He is a horse that would not get your attention right away. He is not physically as appealing as the other horses and makes himself unavailable.  So what makes him such a wonderful therapy horse? It’s in the way that we had to slow down and look past the exterior “noise” to notice Dude. His personality challenges us to look past our initial assumptions and distractions and search for something deeper. He is confident and intentional. He is the head of the herd for certain. Dude has an internal strength and is completely comfortable in his own skin. He spends his day on the hill because he can see what’s going on. When there is a disagreement in his herd he meanders down…deals with it and heads back up again. He can see who leaves to work and makes sure everyone is back at the end of the day. He lives every day in simple confidence. Standing with him is like breathing for the first time. It’s a calming weight of internal strength that not many have felt.

He will show you how to slow down and be mindful. He teaches us how to recognize problems before they reach crisis as well as how to be comfortable with yourself. There is a wonderful calm knowing in Dude.  His personality is not one that will just give it away, but the simple act of asking to share space with him will open a door to an old horse that can change your perspective from that moment forward.

Published in Equine Therapy

The Meadows is a sponsor and presenter at the Addiction and Recovery: Gender Matters Conference on October 10-12, 2013 at the Doubletree Hotel in Greenwood, Colo.  The Meadows Psychiatrist, Dr. Jon Caldwell, will present “Relational Trauma and the Search for Security: Women and the Role of Mindfulness in Healing Attachment-Related Wounds” on Thursday, Oct. 10.

Jon Caldwell, DO, PhD, is a board certified psychiatrist who specializes in the treatment of adults with relational trauma histories and addictive behaviors. In November 2012, Dr. Caldwell was the recipient of a research grant from the International Society for Traumatic Stress Studies (ISTSS) for his research proposal entitled “A Wait-List Controlled Study of a Mindfulness-Based Workshop for Promoting Attachment Security.”  

A keynote speaker for the conference is Brene Brown, PhD, LMSW, a noted speaker and author of “Daring Greatly” and “Gifts of Imperfection.” She is a research professor at the Houston Graduate School of Social Work and a “Top 10 TED Talks Presenter” and featured regularly on PBS, NPR, and CNN.

For more information regarding the conference, visit

The Meadows is an industry leader in treating trauma and addiction through its inpatient and workshop programs. To learn more about The Meadows’ work with trauma and addiction contact an intake coordinator at (866) 856-1279 or visit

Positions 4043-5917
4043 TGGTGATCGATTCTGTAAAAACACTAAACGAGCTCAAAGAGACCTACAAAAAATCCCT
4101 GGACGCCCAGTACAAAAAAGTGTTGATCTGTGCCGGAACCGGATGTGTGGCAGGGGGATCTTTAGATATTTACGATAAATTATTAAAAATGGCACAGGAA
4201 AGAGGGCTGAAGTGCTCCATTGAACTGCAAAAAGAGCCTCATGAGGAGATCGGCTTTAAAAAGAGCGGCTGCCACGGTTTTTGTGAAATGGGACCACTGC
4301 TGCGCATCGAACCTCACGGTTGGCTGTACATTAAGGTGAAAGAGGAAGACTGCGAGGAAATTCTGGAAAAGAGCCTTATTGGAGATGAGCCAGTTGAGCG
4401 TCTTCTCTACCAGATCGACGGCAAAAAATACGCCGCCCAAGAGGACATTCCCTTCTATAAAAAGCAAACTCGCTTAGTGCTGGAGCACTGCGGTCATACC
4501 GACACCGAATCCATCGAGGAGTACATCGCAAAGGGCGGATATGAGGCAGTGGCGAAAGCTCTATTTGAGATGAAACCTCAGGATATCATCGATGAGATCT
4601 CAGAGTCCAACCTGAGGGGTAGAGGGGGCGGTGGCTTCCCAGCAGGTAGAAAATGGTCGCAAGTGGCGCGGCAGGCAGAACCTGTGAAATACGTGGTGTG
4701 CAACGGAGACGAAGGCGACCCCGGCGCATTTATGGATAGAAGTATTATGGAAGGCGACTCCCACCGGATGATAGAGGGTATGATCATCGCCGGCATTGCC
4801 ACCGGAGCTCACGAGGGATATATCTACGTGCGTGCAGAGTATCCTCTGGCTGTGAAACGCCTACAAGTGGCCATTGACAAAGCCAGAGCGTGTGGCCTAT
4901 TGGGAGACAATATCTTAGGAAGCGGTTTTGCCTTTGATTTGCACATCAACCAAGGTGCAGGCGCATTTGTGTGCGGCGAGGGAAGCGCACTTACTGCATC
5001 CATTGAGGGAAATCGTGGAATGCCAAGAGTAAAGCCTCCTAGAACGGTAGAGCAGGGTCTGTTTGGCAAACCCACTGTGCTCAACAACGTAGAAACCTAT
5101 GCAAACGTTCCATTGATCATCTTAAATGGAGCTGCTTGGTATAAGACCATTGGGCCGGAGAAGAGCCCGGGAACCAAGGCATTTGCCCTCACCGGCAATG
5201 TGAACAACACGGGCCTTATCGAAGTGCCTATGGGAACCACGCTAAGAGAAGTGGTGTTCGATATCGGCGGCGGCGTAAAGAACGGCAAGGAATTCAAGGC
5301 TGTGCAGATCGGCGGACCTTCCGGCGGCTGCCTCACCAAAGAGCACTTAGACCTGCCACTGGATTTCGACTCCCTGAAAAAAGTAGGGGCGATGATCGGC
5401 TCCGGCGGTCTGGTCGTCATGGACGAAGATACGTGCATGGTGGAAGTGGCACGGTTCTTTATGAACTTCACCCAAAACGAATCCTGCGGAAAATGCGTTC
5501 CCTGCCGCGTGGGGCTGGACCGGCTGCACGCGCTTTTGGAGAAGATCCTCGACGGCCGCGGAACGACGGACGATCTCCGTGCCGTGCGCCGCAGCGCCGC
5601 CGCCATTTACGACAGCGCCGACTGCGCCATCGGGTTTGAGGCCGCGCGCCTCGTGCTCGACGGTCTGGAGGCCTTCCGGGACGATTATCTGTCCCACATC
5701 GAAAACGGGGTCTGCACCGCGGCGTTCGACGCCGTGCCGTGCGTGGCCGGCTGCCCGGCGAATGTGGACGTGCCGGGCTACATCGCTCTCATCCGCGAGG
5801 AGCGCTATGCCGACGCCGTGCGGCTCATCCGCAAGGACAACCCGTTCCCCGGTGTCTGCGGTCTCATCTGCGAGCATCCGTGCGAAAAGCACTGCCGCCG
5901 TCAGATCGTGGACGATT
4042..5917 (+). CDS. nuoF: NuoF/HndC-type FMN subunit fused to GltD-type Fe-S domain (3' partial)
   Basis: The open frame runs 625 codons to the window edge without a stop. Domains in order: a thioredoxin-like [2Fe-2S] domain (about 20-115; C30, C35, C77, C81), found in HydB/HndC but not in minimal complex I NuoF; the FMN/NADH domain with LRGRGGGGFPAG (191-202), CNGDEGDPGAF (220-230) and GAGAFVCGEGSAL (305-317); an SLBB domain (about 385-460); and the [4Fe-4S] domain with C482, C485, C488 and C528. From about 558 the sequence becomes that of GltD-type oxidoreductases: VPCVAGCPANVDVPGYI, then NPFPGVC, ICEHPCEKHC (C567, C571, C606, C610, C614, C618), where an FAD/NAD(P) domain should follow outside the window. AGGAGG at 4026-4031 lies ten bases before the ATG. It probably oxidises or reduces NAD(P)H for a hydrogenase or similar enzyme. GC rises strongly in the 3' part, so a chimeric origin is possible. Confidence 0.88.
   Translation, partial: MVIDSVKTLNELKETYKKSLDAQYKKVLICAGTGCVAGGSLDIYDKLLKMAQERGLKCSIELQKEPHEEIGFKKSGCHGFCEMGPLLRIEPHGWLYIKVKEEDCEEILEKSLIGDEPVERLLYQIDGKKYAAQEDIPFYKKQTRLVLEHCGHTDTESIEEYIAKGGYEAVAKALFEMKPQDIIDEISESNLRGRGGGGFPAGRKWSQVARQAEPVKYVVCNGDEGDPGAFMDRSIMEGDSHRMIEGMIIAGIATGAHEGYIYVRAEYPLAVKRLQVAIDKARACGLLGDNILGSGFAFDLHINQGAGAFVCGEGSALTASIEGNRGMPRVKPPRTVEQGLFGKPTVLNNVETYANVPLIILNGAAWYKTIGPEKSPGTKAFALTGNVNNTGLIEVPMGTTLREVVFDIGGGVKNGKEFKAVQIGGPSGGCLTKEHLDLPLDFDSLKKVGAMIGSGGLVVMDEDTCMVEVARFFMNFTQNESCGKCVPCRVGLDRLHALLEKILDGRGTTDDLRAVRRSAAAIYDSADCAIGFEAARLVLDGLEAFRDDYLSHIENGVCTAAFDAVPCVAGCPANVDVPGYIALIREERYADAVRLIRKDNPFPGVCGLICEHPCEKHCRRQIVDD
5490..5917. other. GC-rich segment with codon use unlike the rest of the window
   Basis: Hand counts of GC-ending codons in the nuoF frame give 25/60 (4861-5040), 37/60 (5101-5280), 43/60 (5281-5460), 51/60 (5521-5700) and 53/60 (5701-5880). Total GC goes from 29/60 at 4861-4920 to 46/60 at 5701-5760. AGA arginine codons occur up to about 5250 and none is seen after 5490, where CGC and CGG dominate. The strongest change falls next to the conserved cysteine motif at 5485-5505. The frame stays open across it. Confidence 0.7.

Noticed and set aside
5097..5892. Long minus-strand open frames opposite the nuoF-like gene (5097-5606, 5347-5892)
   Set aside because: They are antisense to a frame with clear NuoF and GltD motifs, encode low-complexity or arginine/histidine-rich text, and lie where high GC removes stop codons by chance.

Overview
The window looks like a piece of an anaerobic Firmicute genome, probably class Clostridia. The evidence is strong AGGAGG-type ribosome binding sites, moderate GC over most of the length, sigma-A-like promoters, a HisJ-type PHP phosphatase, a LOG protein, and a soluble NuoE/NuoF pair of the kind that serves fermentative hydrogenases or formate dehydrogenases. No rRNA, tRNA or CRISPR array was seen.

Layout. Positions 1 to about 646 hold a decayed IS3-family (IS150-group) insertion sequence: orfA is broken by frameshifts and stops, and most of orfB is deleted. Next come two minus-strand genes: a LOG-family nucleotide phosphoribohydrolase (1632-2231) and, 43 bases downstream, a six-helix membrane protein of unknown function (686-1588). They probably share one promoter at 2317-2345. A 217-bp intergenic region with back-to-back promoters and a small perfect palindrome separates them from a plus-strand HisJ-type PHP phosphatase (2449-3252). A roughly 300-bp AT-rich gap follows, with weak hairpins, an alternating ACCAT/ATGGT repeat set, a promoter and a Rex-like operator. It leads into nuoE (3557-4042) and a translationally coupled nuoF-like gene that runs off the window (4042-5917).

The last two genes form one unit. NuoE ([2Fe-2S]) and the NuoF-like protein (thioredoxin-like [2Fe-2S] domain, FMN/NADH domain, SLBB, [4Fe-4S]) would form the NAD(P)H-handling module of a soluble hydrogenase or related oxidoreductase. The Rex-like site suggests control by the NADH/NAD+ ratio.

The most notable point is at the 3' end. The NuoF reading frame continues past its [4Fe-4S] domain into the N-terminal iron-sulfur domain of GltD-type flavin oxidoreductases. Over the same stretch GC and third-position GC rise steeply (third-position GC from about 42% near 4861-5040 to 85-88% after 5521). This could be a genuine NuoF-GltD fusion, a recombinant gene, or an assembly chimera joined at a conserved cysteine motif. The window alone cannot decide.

Published in Blog

By: Joyce Willis, MC, LPC

Have you ever driven someplace in your car and then couldn't remember the entire drive or what you passed along the way? That's an example of not being mindful that many people can experience daily. It's the same routine and you place yourself on auto-pilot, not noticing what you are doing or what is going on around you. In this article, we will explore the art of mindfulness.

Mindfulness is the art of paying attention to what you are doing and what is going on around you.  Mindfulness is about living with openness and experiencing possibilities by paying attention to the present moment. When we practice mindfulness, we can reduce stress and function in a more balanced way. Practicing mindfulness helps us to gain insight into ourselves and the environment around us. Practicing mindfulness helps us treat our relationships with patience, respect, and kindness.

How do we start to develop mindfulness? There are many qualities to incorporate in our lives to live in mindfulness. We will consider 4 of the most important qualities of mindfulness. These are

  • Non-conceptual - Mindfulness is awareness without being tied into the thought process - just being aware and noticing. You might be aware of your own body and how you are feeling.  You might be aware of the environment around you. Is the sun shining? Is there a breeze in the air? What noises do you hear in the present moment?
  • Present-Centered - Mindfulness is always about being in the present moment. Ask yourself: Am I in the present right this moment? Am I present when I am eating, talking, listening, driving...?
  • Non-judgmental - Mindfulness means being aware and observing without judging. Can I accept things as they are in the present moment?
  • Intentional - Intention is one of the most important elements of mindfulness. Mindfulness always includes an intention. What is my intention in the present moment?

There are many benefits of Mindfulness. Practicing mindfulness has been found to decrease medical conditions and psychological issues. Much research has been done to show that being mindful and using mindfulness decreases psoriasis, chronic pain, fibromyalgia, headaches, insomnia, high blood pressure and asthma. Psychological benefits of practicing mindfulness include:

  • Decreased depression and anxiety
  • Decreased panic
  • Increased self-awareness and acceptance